AGI Agent Safety by Iteratively Improving the Utility Function

by   Koen Holtman, et al.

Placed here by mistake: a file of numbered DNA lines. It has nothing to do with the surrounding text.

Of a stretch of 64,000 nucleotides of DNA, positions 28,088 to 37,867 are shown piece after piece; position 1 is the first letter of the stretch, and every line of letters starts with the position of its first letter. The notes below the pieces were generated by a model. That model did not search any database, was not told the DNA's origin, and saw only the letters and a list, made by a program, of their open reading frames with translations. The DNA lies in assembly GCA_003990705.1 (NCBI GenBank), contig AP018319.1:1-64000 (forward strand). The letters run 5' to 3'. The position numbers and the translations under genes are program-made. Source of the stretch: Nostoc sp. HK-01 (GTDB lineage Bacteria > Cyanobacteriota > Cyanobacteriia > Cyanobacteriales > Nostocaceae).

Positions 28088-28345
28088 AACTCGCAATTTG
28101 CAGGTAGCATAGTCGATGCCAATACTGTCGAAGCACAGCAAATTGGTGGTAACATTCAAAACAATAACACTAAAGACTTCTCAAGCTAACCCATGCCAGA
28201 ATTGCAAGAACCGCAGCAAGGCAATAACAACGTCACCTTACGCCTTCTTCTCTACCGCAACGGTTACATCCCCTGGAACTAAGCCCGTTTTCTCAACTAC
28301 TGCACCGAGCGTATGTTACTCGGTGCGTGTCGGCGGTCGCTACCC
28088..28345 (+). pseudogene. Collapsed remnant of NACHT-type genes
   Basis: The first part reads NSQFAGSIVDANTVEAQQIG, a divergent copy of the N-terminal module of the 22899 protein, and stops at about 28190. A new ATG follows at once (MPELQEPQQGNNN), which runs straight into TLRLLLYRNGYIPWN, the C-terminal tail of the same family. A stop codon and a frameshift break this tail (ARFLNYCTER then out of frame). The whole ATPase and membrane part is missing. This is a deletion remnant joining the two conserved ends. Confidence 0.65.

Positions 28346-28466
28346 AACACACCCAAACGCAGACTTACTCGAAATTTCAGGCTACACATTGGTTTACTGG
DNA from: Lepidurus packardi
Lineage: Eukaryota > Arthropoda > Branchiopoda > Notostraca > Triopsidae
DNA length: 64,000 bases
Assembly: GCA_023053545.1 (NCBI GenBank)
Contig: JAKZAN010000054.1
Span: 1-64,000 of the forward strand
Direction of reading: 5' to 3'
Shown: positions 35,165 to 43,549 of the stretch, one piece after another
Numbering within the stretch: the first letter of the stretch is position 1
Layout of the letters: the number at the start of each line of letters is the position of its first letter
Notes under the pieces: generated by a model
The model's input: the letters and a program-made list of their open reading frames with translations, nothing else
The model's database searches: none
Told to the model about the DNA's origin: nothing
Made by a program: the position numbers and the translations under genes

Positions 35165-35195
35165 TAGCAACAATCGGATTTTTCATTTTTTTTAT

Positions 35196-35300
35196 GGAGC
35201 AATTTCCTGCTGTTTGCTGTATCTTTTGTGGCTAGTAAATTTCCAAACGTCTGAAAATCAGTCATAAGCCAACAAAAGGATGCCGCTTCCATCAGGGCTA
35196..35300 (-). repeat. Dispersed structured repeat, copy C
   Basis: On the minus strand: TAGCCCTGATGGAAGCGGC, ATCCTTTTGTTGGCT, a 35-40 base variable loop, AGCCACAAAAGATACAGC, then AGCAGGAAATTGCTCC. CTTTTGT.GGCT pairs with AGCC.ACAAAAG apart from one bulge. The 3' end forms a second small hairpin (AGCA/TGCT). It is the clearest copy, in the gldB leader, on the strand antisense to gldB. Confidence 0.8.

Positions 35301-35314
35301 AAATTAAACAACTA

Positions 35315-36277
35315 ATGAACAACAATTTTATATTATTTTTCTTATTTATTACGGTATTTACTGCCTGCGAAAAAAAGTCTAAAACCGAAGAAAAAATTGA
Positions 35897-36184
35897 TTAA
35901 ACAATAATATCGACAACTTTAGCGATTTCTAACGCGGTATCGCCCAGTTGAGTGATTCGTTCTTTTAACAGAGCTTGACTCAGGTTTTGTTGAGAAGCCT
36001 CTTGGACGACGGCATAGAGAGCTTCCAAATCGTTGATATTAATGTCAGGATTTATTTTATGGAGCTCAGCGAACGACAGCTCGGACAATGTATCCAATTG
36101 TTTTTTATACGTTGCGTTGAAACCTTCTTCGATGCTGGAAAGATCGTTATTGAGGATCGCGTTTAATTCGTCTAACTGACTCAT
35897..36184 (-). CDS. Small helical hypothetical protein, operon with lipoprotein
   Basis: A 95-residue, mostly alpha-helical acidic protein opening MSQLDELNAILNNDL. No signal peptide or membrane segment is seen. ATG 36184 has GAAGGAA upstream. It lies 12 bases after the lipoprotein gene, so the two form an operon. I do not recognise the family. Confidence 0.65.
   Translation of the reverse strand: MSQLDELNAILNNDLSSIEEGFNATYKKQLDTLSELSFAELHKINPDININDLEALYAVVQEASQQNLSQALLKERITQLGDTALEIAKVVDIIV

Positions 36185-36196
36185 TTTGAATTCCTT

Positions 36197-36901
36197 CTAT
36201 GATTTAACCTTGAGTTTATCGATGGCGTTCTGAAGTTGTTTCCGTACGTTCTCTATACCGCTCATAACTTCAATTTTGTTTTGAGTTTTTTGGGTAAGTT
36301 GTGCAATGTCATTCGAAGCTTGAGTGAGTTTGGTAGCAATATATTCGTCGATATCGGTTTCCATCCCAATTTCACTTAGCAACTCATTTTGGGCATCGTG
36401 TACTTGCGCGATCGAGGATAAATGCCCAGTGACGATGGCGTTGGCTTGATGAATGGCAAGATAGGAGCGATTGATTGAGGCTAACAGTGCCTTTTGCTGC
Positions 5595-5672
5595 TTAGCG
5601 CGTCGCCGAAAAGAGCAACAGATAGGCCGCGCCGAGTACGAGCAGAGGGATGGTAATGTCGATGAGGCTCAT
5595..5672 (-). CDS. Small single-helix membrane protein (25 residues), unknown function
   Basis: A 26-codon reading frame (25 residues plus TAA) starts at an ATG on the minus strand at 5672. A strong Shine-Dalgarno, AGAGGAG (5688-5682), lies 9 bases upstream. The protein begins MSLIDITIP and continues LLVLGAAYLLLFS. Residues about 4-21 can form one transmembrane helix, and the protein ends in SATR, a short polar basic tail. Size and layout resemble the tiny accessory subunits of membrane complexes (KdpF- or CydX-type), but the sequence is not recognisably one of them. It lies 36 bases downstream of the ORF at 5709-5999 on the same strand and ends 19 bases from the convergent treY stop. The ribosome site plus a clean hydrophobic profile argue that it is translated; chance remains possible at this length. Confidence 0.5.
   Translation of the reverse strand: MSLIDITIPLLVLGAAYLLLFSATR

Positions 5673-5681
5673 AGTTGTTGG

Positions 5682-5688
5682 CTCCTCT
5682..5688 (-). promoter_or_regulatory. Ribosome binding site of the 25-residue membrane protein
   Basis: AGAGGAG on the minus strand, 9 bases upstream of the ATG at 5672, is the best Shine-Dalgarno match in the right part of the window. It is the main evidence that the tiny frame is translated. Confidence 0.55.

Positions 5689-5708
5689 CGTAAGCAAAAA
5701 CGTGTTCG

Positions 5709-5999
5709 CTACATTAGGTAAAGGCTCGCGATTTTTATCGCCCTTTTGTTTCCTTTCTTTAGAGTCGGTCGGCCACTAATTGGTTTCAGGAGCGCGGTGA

While it is still unclear if agents with Artificial General Intelligence (AGI) could ever be built, we can already use mathematical models to investigate potential safety systems for these agents. We present an AGI safety layer that creates a special dedicated input terminal to support the iterative improvement of an AGI agent's utility function. The humans who switched on the agent can use this terminal to close any loopholes that are discovered in the utility function's encoding of agent goals and constraints, to direct the agent towards new goals, or to force the agent to switch itself off. An AGI agent may develop the emergent incentive to manipulate the above utility function improvement process, for example by deceiving, restraining, or even attacking the humans involved. The safety layer will partially, and sometimes fully, suppress this dangerous incentive. The first part of this paper generalizes earlier work on AGI emergency stop buttons. We aim to make the mathematical methods used to construct the layer more accessible, by applying them to an MDP model. We discuss two provable properties of the safety layer, and show ongoing work in mapping it to a Causal Influence Diagram (CID). In the second part, we develop full mathematical proofs, and show that the safety layer creates a type of bureaucratic blindness. We then present the design of a learning agent, a design that wraps the safety layer around either a known machine learning system, or a potential future AGI-level learning system. The resulting agent will satisfy the provable safety properties from the moment it is first switched on. Finally, we show how this agent can be mapped from its model to a real-life implementation. We review the methodological issues involved in this step, and discuss how these are typically resolved.


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